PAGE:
While some aspects of Fling! have seeds in my history of growing up in Canada and in family, those origins shift from autobiographical into art when I start writing. None of the characters are specifically modelled on people I know, but they may all be, at least partially, based on characteristics of people I have known in Canada and elsewhere. Or they may be totally invented.
Q: Do you think that self-revelation is part of the writing process?
I don’t think we can be serious writers without undressing completely, externally and internally, in our works. How else can we explore the vastness of life and its many dimensions? While we may be inventing characters and situations, fragments of our selves can’t help but be embedded in our work. Some writers are more autobiographical than others and therefore more revealing in that sense. But even in my novel Bone Songs (to be released in November 2016), which is not at all autobiographical, I reveal myself in the ideas I explore there. I am not at all like the amoral main character, Curva Peligrosa, but I do share some of her attitudes and beliefs. So the autobiographical gets intertwined with the fiction, and a writer can’t avoid being revealed in the process.
Q: Do you find yourself returning to any recurring themes within your writing and, if so, are you any closer to finding an answer? Or, more simply put, What is the question that keeps you writing?
There isn’t only one question that sparks my writing. I have always been a curious person, so I’m interested in many things, but especially the BIG questions: Why are we here? What does it mean to be human? What role does the unconscious have in our lives? How can women become more equal/powerful in a world that still favours males? I think my work so far explores some of these question and more!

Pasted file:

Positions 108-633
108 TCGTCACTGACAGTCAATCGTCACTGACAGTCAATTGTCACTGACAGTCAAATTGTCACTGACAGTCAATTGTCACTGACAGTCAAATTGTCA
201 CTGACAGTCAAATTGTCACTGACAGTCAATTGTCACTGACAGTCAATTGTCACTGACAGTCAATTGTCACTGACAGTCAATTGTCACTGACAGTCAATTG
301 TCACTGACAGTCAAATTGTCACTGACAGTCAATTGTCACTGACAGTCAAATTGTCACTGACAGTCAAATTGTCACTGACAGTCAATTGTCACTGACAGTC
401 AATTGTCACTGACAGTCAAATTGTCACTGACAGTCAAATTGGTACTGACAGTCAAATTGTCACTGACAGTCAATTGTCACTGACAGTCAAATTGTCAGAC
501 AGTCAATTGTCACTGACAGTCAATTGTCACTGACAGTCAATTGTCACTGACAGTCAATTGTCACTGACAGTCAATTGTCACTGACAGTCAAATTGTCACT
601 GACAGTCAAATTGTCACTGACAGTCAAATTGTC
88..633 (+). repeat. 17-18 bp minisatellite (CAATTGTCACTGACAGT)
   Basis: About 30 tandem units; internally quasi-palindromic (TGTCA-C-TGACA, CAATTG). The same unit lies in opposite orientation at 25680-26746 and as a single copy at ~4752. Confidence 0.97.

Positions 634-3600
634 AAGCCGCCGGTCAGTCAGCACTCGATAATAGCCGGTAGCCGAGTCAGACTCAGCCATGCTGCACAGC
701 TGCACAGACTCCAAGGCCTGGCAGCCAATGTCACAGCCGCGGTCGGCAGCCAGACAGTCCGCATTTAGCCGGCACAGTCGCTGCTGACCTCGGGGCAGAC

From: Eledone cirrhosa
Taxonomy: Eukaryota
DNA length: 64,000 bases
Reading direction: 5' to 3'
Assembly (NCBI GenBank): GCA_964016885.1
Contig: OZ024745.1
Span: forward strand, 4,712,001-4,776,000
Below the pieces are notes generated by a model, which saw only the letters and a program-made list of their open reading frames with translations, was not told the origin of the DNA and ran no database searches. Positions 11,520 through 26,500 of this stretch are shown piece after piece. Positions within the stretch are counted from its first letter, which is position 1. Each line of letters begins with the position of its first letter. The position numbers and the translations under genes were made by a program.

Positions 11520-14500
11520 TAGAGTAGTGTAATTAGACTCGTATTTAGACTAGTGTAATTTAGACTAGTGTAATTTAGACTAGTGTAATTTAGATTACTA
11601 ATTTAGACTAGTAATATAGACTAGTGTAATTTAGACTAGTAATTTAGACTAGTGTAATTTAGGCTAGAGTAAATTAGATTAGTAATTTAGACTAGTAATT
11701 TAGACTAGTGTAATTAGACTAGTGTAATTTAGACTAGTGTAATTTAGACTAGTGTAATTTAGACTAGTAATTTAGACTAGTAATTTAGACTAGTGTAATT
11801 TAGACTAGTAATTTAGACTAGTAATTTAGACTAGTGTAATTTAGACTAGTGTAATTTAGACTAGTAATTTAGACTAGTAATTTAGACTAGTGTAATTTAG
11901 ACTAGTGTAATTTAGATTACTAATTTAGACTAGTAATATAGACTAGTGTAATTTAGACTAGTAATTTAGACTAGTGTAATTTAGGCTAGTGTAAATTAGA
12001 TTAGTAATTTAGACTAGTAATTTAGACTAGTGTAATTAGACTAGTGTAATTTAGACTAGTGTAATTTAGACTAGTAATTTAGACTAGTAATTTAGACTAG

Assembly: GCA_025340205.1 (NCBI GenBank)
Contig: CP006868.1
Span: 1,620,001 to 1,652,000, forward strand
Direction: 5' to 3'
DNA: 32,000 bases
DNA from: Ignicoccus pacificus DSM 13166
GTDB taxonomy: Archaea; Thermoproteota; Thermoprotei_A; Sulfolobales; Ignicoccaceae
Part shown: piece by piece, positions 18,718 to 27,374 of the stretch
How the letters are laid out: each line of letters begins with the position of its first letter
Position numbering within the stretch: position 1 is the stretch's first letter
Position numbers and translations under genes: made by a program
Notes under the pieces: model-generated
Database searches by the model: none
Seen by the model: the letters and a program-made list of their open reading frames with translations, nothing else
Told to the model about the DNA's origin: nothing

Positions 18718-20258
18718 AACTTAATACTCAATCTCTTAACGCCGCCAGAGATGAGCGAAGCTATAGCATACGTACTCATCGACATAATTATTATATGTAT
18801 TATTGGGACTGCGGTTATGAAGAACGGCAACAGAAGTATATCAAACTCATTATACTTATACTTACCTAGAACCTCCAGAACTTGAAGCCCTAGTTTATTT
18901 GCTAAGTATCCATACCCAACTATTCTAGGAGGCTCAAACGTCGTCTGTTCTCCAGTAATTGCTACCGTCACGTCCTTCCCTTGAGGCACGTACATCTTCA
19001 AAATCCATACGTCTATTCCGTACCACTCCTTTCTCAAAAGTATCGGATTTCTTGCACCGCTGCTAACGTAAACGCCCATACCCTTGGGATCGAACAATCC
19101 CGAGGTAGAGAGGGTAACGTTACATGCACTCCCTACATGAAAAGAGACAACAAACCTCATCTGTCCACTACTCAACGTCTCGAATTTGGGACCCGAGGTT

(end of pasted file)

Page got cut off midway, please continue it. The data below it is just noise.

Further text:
Q: Khaled Hosseini says that he feels he is discovering a story rather than creating it. Are you an avid plotter or do you start with a single idea and let the novel develop organically?
Yes, I’m in Hosseini’s camp. When I start writing, whether it’s fiction or non-fiction, I have no idea where I’m going. That’s the fun part of writing for me: the quest. The heading off into the dark with very little light guiding me. I’m not sure I even have an ‘idea’ at the beginning of a work. For example, my novel Bone Songs started with an image. I had read in the paper about a tornado hitting a small town near the city where I grew up in Canada. For some reason, that image grabbed my attention, and the novel actually starts at that point, with the tornado approaching the fictional town of Weed, Alberta.
Q: What are you working on at the moment?
Since I have just signed a three-book contract with Pen-L Publishing, the press that released Fling! and will be publishing Freefall: A Divine Comedy, and Bone Songs will be released later this year, I have a lot of revision to do, the fine-tuning that’s necessary before a book goes public.
Q: What’s your favourite / least favourite aspect of your writing life?
It’s lovely to be published, but the demands of marketing can be overwhelming at times. I have about a dozen Facebook groups that I need to keep up with in addition to Twitter. Pinterest. Instagram, etc. Finding lovely bloggers like yourself that are interested in doing reviews or book reviews is time consuming. Then there is scheduling and doing readings. Keeping up my blog and blog posts. It leaves me very little time to write!